Oklahoma. Despite a late planting in mid June (we had a record wet May) it did very well. There were no pest or disease problems at all. Showcasing the diversity (variability) of
these amazing seeds, I wound up with 2 distinct fruit shapes. One of which surprised both Joe and Patrick. I harvested several nice sized fruit in mid November and they are still storing well. I will have to comment on taste when I cut them to harvest seeds, haha

Unknown Beans (photo courtesy of Rick Rickman)
Unknown Beans (photo courtesy of Rick Rickman)
Unknown Beans (photo courtesy of Rick Rickman)
Unknown Beans (photo courtesy of Rick Rickman)

4. What has been your biggest challenges in this process?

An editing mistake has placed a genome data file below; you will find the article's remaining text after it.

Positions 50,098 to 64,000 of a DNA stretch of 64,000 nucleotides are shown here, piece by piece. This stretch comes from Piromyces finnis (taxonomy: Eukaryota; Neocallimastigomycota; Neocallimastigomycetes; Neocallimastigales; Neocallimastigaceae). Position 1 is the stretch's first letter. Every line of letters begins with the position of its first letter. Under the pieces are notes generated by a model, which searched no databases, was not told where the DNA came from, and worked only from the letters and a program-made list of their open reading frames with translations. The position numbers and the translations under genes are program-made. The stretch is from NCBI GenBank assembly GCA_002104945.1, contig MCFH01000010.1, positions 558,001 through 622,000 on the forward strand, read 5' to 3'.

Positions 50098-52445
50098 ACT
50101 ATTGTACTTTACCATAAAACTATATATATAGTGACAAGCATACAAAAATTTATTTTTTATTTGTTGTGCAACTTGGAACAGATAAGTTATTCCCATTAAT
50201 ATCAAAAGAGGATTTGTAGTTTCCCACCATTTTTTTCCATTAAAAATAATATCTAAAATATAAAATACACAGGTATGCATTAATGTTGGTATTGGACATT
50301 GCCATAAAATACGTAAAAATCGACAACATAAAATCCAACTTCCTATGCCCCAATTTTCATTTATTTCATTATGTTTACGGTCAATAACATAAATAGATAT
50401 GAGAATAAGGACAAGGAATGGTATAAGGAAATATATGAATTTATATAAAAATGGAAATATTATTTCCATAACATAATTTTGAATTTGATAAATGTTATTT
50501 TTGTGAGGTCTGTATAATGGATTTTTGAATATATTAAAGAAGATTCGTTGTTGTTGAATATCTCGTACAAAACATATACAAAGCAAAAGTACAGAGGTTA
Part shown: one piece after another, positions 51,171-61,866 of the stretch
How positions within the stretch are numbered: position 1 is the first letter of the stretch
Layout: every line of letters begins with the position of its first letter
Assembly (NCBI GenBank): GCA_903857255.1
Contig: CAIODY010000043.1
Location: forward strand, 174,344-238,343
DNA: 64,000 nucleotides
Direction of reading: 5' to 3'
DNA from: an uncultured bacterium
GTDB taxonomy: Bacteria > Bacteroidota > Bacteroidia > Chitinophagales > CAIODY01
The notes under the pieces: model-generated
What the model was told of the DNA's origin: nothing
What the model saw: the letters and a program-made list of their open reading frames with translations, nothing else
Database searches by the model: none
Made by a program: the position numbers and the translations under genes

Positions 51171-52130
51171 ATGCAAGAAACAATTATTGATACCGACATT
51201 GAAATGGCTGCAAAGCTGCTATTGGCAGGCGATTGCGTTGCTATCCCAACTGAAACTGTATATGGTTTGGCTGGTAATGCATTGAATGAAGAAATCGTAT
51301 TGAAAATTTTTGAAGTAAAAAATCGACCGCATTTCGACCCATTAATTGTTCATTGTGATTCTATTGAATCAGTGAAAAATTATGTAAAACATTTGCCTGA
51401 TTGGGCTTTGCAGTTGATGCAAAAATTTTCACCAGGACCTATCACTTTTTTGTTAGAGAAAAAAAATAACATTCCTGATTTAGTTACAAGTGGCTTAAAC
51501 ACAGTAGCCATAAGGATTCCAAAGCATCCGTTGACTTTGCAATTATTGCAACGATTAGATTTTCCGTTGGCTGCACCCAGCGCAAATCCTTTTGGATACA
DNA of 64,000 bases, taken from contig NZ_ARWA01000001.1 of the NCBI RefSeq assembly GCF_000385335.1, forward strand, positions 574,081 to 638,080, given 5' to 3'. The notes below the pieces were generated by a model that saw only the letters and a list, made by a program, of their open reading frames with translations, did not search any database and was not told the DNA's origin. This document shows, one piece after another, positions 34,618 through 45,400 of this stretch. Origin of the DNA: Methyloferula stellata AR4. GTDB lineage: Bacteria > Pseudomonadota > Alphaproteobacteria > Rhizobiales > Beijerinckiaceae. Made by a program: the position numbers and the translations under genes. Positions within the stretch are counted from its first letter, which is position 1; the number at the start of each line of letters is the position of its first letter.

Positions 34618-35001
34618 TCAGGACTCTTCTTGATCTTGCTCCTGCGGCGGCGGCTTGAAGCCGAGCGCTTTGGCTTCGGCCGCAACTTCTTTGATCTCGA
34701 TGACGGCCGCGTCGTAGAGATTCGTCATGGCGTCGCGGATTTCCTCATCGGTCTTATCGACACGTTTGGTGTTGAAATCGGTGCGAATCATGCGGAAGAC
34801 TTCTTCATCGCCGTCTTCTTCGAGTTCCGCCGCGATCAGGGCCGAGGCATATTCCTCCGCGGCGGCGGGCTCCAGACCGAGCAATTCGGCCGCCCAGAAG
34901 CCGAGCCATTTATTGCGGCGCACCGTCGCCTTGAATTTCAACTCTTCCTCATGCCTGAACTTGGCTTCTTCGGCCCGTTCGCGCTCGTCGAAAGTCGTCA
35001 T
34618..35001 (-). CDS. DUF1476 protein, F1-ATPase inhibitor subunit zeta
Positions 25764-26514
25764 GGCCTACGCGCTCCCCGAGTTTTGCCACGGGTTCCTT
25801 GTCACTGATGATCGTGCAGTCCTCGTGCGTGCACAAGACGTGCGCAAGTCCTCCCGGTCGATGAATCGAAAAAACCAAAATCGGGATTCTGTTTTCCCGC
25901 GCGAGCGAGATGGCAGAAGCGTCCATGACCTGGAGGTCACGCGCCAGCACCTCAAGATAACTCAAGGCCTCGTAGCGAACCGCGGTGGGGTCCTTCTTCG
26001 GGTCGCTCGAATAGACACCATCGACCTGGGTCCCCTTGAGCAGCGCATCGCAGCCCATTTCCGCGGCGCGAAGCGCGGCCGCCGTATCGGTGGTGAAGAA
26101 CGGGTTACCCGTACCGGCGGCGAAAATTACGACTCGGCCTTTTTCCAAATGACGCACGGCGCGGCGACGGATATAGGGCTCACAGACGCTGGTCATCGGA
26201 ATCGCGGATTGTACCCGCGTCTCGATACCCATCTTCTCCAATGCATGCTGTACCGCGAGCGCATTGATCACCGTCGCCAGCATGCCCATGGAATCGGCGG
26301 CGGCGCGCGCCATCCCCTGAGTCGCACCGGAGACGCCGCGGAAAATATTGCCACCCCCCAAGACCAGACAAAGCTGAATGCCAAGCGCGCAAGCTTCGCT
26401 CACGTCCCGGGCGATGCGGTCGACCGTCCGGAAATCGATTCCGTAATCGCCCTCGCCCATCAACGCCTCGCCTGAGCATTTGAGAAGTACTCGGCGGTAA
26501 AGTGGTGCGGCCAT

So far I think the greatest challenge has to be sorting through a sea of email, haha. I am confident however, that the interest in the Gardens Across America Project is only going to continue to flourish and grow in the coming years. I jokingly said not long ago that there will come a time when this will be called Gardens Across the World. Already Joe has plans in place for Gardens Across Europe, and Gardens Across Aruba. Whereas this Project may seem to be geared toward the home gardener, we have involvement from school, community, and even various University gardens. We are very excited. We hope that all who participate appreciate the seriousness with what they are being entrusted. Many of these seeds are specific varieties and land races that have been saved by one particular family or tribe for generations. Often Joe may only get a handful of seeds to work with as far as trying to grow these out and continue to share them with others. So it is easy to see the importance of growing these varieties out and maintaining the purity of each one. If you are reading this and are interested in growing the rarest, most exciting varieties of seeds available, are committed to growing out and maintaining the varietal purity of these rare seeds through various propagation techniques such as isolation, caging, bagging, or hand pollination, would be willing to return a portion of the seeds back to Joe at the end of the season, we hope you will go to our website an fill out an application. We would love to hear from you. Additionally it is our request, that if you participate, we would love to hear and see your results and with your permission you could very well wind up just like I am here, having your story shared though various forms of social media. Who knows, you may even get a visit from Joe himself.